Sunday, July 5, 2009

End of ATM private bail-outs for troubled shipping companies?

Rewarding failure and value destruction has lately been the fashion on Wall Street. A number of troubled shipping companies with massive losses have been raising new capital at market prices to investors in order to restructure their senior debt and recapitalize from massive losses. Hedge funds and institutional investors have shown remarkable tolerance to loss-making companies in the shipping sector, where they have taken big hits themselves in their holdings. American business culture seems to take losses with relish as if they are only imaginary and cannot not have forward impact. This week Dahlman Rose's Omar Nokta made a tepid protest at this share-issuing practice, saying the boutique New York investment bank has found investors reluctant to buy shares in any owner with a pending ATM programme because of dilution concerns.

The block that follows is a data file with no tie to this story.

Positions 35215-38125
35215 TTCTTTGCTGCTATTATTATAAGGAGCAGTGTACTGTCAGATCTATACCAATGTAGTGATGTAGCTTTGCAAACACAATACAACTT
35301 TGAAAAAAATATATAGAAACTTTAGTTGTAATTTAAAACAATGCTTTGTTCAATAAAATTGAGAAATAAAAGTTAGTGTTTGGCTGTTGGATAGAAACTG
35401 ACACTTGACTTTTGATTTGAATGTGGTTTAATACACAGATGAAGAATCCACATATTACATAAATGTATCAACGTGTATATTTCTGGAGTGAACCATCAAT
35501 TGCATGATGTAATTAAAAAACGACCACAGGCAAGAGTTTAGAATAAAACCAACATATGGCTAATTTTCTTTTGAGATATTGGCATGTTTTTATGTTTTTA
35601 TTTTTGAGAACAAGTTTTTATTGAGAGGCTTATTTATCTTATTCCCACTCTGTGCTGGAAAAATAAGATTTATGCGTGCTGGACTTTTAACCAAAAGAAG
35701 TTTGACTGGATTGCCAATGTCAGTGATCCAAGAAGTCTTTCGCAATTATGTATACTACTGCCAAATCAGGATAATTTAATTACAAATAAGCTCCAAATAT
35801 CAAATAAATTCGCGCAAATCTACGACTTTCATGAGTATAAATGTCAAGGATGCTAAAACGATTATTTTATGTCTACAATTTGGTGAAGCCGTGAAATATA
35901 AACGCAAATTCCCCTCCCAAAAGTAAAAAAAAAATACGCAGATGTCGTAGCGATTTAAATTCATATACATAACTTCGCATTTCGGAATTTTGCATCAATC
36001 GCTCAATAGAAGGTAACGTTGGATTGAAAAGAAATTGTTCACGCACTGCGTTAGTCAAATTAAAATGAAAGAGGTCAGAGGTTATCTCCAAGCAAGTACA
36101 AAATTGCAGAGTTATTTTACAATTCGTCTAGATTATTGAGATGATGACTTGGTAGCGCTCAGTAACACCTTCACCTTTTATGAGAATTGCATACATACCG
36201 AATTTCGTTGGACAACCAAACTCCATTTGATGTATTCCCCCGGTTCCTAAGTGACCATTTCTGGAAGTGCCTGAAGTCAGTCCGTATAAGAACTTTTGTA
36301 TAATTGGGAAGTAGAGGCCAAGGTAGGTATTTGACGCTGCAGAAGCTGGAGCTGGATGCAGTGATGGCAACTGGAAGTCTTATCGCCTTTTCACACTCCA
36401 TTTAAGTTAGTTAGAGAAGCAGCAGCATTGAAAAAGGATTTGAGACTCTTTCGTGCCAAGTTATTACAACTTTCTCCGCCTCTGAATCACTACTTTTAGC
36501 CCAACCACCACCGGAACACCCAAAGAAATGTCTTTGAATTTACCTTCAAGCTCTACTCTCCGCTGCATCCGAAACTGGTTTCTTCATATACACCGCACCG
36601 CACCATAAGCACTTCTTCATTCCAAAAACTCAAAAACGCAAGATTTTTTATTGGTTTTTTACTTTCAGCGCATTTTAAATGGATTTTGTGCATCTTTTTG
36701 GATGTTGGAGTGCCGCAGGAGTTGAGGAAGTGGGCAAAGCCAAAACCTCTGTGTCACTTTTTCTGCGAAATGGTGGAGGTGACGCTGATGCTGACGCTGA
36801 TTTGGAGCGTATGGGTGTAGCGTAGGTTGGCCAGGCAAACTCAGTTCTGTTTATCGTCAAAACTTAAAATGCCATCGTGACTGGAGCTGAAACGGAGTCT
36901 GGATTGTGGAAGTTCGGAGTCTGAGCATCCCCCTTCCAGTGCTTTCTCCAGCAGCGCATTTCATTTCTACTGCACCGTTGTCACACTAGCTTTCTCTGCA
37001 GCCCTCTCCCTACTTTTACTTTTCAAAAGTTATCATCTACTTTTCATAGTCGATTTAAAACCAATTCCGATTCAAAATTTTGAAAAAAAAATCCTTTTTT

The dean of this technique is without doubt George Economou of Dryships (DRYS). Largely through the use of ATMs, DryShips has gone from a shares count of 40 million last autumn to 258 million today, raising over US$ 1 billion in fresh capital whilst in restructuring discussions with his senior lenders and posting massive losses

Investors gobbled up the DRYS shares with enthusiasm. It almost became a self-fulfilling pyramid with shares rising daily at double digit figures, reaching over US$ 10 per share until reality finally set in about expanded share count. Certainly Economou cannot be blamed for the 'get-rich quick' mentality and blissfulness of US investors.

Other companies like OceanFreight have followed suit with this technique. It is been an important source of fee income for Wall Street brokerage houses since the meltdown last fall.

The results will depend on the future of shipping markets, especially in 2010 and further out. If there is a robust recovery, everyone will win. If it is a poor market where many of these companies may be obliged to undergo a second round of debt restructuring with their senior lenders, things may start to get dicey.

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